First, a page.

Apple has added two major new content sources to Apple TV today, via HBO GO and WatchESPN integration. The new streaming services adds a considerable selection of content to the company’s streaming content device, bringing the HBO GO library to the platform, which offers HBO’s entire content library to cable subscribers who have the channel as part of their TV package.
WatchESPN likewise offers additional content, including live programming from the sports network, including major golf tournaments, Barclays Premier League, U.S. college sports, tennis and more, as well as recorded shows and access to ESPN cable channel content. Like HBO GO, it’s also available to existing subscribers who have the channel as part of their cable package.
Apple also added three new content partners, including Sky News, Crunchyroll and Qello to Apple TV at the same time. This brings some prime international content to the platform, from the UK, Ireland, Japan and other parts of Asia. Qello offers streaming of HD concerts, concert films and documentaries, a nice fit for Apple’s efforts with iTunes music sales via iTunes.
Speaking of iTunes, the company also announced that its users have managed to purchase content at a rate of over 800,000 TV shows per day (with over 1 billion total to date), and over 350,000 movies per day (topping 380 million since iTunes started selling them) at this stage, which is a staggering number when you consider the going rate for each isn’t exactly cheap. Apple is still clearly in no danger of being toppled from its perch as a digital media sales giant, in other words, and that’s likely why it’s welcoming more streaming partners to the Apple TV service.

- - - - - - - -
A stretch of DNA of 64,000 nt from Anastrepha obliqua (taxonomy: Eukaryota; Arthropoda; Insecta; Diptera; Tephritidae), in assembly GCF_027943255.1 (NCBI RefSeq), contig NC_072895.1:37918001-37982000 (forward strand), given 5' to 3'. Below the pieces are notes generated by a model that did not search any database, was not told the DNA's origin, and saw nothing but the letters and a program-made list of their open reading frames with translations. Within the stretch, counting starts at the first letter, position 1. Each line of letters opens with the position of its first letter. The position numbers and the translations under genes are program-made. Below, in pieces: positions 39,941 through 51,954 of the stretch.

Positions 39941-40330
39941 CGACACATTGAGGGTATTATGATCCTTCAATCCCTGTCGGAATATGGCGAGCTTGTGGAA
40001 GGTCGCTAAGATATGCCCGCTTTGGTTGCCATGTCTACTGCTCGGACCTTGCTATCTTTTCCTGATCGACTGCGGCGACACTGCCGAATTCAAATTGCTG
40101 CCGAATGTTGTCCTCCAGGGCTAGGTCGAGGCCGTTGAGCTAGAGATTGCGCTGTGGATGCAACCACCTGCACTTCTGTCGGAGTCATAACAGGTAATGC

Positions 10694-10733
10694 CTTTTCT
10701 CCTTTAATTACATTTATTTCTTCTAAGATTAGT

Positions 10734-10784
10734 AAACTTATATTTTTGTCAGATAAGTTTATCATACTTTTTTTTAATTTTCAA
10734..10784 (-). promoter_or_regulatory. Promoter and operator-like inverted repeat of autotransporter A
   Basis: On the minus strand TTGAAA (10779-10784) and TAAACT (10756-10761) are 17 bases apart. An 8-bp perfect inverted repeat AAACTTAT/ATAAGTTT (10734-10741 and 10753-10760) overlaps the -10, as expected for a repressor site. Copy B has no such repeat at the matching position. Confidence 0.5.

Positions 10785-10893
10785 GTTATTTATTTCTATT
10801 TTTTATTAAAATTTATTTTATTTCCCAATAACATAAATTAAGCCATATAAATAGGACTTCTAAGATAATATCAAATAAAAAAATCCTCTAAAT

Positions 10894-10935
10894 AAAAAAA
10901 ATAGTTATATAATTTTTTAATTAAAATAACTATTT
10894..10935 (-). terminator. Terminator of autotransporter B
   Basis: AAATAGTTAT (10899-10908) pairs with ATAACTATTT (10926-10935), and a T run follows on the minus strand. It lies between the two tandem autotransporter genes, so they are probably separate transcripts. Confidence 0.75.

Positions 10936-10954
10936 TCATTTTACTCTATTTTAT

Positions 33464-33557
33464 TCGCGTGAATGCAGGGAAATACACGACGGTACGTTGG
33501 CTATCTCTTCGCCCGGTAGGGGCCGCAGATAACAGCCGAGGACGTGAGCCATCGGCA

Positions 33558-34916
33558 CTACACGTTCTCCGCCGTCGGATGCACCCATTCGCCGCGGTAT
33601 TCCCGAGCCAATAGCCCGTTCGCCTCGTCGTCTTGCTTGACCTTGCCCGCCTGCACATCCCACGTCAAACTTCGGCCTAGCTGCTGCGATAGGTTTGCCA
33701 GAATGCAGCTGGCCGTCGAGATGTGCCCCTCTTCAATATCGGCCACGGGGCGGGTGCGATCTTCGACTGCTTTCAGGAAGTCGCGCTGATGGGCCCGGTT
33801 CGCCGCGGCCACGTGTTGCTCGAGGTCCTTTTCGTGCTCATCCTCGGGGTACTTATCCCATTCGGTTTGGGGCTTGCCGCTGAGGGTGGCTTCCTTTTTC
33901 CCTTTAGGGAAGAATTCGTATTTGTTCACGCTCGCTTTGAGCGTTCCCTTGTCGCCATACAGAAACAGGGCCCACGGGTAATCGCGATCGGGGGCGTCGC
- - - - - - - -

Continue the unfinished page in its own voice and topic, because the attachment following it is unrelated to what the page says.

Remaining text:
Apple hasn’t yet opened up the Apple TV to outside developers, but it is slowly opening the gate for more and more content partners. It’s likely that the company wants to keep control over what appears on the set-top box, perhaps in deference to its existing studio and media partners, and also to ensure that viewers get a reliable, quality experience from whatever they try to view on Apple TV. Whether they’ll continue to stick with this staid approach, or open things up like they did with iOS on the iPhone, remains to be seen.
It’s worth noting that this content was previously available via AirPlay on iOS devices, allowing users to beam it to their Apple TVs that way, but removing a step and potential technical/device barrier is always a welcome move when it comes to ease of use.